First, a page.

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September 11th, 2020

The cliche is that there’s no such thing as a dumb question.  The intent behind this is rather wholesome and even cute: it’s to encourage people (generally young students who have somehow lost their childhood superpower of asking a constant stream of questions) to pipe up when they don’t understand something.  The tribalistic tendencies of of the human mind in a group clearly exert a new force with the onset of puberty, and likely much earlier.


Think back to one of these instances, when a teacher or professor has made some point and you feel clueless and look around wondering if everyone else understood what went straight over your head.  There has often been that outlier who doesn’t give a hoot about shame or embarrassment and raises a hand to ask what feels like a dumb question, and of course it turns out that everyone had the same dumb question on their mind because no one understood what the teacher was saying.  How grateful are we when that individual, devoid of fear asks a question we ourselves have?


It seems that the only thing more unsettling than being confused is being visibly confused in front of other people.  It’s an experience of being an outcast, but in the worst possible way, because you also don’t understand what’s going on.  Being an outcast with a mission can be fun because you become a rebel with a cause, convinced that everyone else has the wrong perspective.  But the experience of confusion is an instance of no perspective.  Quite literally.  When we don’t understand a subject, it’s as though it’s invisible.  We can’t see how the pieces go together.  We don’t just lack perspective, it feels as if there isn’t a perspective at all.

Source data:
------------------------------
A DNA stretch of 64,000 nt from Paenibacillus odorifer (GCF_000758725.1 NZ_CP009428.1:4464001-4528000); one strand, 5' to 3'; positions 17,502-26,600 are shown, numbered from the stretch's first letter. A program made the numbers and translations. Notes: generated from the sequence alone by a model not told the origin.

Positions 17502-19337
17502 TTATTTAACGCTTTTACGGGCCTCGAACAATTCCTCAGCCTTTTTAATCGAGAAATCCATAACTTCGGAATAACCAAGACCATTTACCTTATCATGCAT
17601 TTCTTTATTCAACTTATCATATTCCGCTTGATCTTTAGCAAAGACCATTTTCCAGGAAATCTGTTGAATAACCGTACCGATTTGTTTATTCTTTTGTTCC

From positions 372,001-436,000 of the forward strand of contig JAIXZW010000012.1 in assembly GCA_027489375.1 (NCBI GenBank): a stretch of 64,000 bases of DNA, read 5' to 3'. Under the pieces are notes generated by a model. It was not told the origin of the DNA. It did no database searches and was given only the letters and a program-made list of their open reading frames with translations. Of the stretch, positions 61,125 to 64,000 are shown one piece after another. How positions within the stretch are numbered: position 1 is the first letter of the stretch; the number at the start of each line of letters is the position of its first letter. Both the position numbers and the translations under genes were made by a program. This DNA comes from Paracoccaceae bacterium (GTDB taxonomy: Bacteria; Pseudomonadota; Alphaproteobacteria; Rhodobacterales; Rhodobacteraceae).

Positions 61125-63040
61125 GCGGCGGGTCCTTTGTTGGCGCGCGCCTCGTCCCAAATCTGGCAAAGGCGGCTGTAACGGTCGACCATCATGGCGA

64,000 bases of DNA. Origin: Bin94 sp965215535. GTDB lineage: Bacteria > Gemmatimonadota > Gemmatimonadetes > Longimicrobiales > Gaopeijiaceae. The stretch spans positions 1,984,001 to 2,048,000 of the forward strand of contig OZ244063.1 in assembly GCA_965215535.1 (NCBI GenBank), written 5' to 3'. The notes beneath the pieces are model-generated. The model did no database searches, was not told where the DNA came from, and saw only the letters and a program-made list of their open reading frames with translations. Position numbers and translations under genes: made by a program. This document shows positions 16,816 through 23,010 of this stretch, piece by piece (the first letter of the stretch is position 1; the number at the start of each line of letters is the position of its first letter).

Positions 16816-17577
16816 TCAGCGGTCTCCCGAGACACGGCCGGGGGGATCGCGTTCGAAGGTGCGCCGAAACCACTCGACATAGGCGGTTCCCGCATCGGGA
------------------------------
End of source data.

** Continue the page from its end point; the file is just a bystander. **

The flip side of course is to take the dumb question to an even greater extreme: to ask a question that is even more open ended and “dumb” than you feel inclined to ask.  Not only is it possible you’ll have the silent gratitude of someone also listening, but it opens up the person who attempts to answer the question to speak more broadly about the topic which opens up the serendipitous opportunity they may mention a detail that augments what you actually do understand in an important way.  And on top of this, it broadens the field for more specific, future questions.


The descriptor ‘dumb’ for a question is really an indication of where people think group knowledge is on a given topic.  But of course this is always relative.  We don’t, or shouldn’t think of a child’s question as dumb because a child is far, far less likely to have had experience of previous understanding.  And yet we hold ourselves and often other people to far higher standards despite the same circumstance of having little to no pervious experience or understanding.


The lesson of the dumb question isn’t that there are no dumb questions but that questions communicate implicitly differing levels of understanding, and both as the person asking or answering questions, we can manipulate the portrayal of these levels to other people to great benefit, either to gain greater understanding or to reorient the playing field so that everyone is on the same page.

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